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“The Hanged Man: XII” by artist Brenton Bostwick.
11”x14” oil on panel - artist made wood frame.
$1000 and available for purchase here: http://www.moderneden.com/collections/tarot/products/the-hanged-man-xii
Part of the Tarot: Art of Fortune exhibition at Modern Eden Gallery in San Francisco, curated by Warholian’s own Michael Cuffe.
For more on Brenton, follow his Facebook page here: https://www.facebook.com/BrentonBostwick
The Fine Arts Museums (de Young) of San Francisco announces with great sadness the death of John Edward Buchanan, Jr., Director of Museums, on Friday, December 30, 2011 Mr. Buchanan passed away at the age of 58 after a battle with cancer. Warholian shares it’s condolences.
Read more about John here: http://deyoung.famsf.org/blog/memoriam-john-edward-buchanan-jr-1953-2011
A sculpture of Chinese dissident artist Ai Weiwei as a corpse has caused panic in a small German town where passersby have mistaken the work for an actual dead body. Chinese artist He Xiangyu’s sculpture of Weiwei is so lifelike that it has resulted in dozens of calls to the police to report a death in Bad Ems, the town where the work is on display.
The sculpture is called “The Death of Marat” — an art-historical nod to the famous neoclassical painting of French revolutionary Jean-Paul Marat, painted by Jacques-Louis David . It depicts Weiwei, who was detained by the Chinese government earlier this year, as lying face down on the gallery floor, deceased. (via the Washington Post)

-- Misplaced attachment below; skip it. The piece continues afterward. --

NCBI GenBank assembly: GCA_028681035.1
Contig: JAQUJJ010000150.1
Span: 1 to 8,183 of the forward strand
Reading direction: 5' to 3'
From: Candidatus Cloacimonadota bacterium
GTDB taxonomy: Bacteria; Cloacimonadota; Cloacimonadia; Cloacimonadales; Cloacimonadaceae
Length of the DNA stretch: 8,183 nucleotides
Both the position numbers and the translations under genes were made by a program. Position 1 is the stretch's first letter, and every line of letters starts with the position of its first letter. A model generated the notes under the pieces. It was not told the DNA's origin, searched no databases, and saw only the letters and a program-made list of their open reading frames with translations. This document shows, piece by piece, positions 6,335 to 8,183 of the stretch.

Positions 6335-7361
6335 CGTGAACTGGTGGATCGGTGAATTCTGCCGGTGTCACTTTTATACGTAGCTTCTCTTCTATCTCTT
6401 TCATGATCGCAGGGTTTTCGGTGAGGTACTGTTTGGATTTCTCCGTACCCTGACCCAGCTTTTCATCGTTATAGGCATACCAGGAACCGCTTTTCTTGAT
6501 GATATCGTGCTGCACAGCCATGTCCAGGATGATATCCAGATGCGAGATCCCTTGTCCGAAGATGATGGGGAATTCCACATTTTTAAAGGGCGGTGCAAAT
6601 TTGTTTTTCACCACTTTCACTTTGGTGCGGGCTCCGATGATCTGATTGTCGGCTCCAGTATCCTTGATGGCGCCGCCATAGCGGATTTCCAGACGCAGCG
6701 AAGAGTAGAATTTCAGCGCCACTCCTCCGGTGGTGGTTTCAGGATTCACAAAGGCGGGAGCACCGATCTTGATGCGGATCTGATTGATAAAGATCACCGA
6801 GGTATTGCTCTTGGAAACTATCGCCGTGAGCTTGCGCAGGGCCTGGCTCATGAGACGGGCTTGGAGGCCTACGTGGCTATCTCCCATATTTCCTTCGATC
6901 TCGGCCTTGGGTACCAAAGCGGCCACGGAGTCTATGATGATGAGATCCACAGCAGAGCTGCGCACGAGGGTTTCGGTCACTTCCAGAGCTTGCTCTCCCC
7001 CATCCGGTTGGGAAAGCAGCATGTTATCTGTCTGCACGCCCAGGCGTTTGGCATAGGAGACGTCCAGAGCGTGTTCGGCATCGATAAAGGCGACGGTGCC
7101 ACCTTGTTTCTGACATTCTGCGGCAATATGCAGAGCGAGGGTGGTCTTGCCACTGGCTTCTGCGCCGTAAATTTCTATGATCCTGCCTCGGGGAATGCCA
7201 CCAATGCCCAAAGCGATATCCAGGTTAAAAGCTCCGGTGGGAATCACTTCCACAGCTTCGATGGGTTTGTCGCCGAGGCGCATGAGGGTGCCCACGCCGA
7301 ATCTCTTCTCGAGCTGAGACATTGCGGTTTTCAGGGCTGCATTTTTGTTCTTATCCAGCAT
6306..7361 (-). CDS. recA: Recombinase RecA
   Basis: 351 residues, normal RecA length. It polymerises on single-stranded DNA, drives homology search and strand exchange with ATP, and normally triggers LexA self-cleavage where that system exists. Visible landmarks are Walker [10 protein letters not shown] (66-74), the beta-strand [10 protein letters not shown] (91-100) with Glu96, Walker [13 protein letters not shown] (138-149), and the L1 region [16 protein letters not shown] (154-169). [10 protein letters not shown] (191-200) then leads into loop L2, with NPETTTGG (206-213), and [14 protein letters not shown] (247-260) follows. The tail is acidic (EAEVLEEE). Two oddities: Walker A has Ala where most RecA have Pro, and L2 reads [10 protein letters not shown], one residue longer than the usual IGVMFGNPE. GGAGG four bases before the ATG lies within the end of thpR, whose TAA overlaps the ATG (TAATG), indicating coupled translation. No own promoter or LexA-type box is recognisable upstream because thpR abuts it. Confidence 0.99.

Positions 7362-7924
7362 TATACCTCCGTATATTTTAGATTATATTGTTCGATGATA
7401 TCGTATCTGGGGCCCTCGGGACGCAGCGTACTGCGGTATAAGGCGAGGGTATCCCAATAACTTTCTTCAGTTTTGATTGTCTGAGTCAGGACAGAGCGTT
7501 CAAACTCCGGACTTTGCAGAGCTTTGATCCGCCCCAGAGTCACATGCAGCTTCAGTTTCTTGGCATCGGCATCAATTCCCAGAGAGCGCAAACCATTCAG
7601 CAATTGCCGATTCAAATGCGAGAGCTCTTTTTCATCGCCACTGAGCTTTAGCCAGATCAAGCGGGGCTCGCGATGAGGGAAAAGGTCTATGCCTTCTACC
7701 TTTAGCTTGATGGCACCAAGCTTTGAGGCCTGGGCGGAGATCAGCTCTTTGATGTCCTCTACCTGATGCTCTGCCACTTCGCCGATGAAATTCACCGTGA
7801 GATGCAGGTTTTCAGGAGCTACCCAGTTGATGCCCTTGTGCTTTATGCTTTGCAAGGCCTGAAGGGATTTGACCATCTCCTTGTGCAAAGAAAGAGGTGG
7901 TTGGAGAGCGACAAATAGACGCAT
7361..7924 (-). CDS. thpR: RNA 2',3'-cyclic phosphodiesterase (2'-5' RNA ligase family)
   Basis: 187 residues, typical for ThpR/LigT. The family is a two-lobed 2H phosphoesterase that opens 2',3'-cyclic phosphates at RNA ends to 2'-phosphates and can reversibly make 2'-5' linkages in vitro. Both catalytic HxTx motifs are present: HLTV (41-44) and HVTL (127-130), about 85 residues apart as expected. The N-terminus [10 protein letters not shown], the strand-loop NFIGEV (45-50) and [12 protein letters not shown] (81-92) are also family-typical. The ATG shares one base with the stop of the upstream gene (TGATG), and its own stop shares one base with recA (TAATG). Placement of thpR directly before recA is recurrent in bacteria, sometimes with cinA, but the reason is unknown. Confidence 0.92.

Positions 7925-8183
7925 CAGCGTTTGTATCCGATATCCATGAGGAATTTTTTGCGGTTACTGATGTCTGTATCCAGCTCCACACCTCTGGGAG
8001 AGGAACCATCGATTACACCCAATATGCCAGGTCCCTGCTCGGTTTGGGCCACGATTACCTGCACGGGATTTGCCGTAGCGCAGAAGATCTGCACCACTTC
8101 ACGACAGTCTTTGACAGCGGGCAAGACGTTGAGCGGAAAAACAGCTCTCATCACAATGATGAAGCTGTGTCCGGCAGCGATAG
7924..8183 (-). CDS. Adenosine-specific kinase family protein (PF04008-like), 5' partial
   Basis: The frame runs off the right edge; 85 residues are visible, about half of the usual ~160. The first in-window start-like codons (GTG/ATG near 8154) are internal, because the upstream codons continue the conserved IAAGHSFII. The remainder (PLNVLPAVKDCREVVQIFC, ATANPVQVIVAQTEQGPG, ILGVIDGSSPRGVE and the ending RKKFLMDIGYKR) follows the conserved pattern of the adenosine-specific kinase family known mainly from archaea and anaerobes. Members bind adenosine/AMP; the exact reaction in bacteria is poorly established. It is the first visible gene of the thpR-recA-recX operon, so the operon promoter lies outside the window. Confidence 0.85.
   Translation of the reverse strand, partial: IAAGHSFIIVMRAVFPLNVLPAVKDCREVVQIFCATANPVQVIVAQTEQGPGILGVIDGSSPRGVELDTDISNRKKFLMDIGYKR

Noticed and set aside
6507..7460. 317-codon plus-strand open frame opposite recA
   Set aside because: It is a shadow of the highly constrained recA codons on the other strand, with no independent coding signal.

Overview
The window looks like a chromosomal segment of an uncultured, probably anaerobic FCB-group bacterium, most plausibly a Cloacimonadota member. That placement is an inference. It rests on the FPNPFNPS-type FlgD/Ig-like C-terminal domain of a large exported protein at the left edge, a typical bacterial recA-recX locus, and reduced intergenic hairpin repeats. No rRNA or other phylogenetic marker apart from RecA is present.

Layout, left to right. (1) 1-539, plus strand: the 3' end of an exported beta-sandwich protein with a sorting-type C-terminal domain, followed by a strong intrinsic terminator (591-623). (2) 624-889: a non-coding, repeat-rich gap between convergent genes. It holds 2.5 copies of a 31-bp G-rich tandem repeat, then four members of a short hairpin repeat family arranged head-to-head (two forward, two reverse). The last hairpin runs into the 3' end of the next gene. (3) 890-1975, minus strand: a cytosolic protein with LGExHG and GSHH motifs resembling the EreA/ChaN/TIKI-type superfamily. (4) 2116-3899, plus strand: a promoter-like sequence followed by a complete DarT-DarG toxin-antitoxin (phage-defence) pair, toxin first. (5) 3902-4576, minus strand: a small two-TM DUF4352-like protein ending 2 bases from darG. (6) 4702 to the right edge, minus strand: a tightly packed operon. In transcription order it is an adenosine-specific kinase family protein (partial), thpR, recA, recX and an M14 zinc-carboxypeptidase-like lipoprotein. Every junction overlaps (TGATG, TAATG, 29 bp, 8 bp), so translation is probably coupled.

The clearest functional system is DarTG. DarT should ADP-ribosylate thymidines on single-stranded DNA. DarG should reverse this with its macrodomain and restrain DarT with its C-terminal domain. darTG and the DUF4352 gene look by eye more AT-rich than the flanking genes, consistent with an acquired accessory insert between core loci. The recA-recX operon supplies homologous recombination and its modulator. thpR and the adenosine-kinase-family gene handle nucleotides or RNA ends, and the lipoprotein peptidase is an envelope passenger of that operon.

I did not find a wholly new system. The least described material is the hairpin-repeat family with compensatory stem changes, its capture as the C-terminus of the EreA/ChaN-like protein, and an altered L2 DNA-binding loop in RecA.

The Death of Marat (French: La Mort de Marat) is a 1793 painting in the Neoclassical style by Jacques-Louis David, is one of the most famous images of the French Revolution. This work depicts the radical journalist Jean-Paul Marat lying dead in his bath on 13 July 1793 after his murder by Charlotte Corday. Corday, who was from a minor aristocratic family, blamed Marat for the September Massacres and feared an all out civil war, claimed “I killed one man to save 100,000.” It has been described as the first modernist painting.
Jean-Paul Marat (24 May 1743 – 13 July 1793), was a Swiss-born French physician, philosopher, political theorist and scientist best known as a radical journalist and politician from the French Revolution.
Marat often sought the comfort of a cold bath to ease violent itchings due to a skin disease long said to have been contracted years earlier, when he was forced to hide from his enemies in the Paris sewers.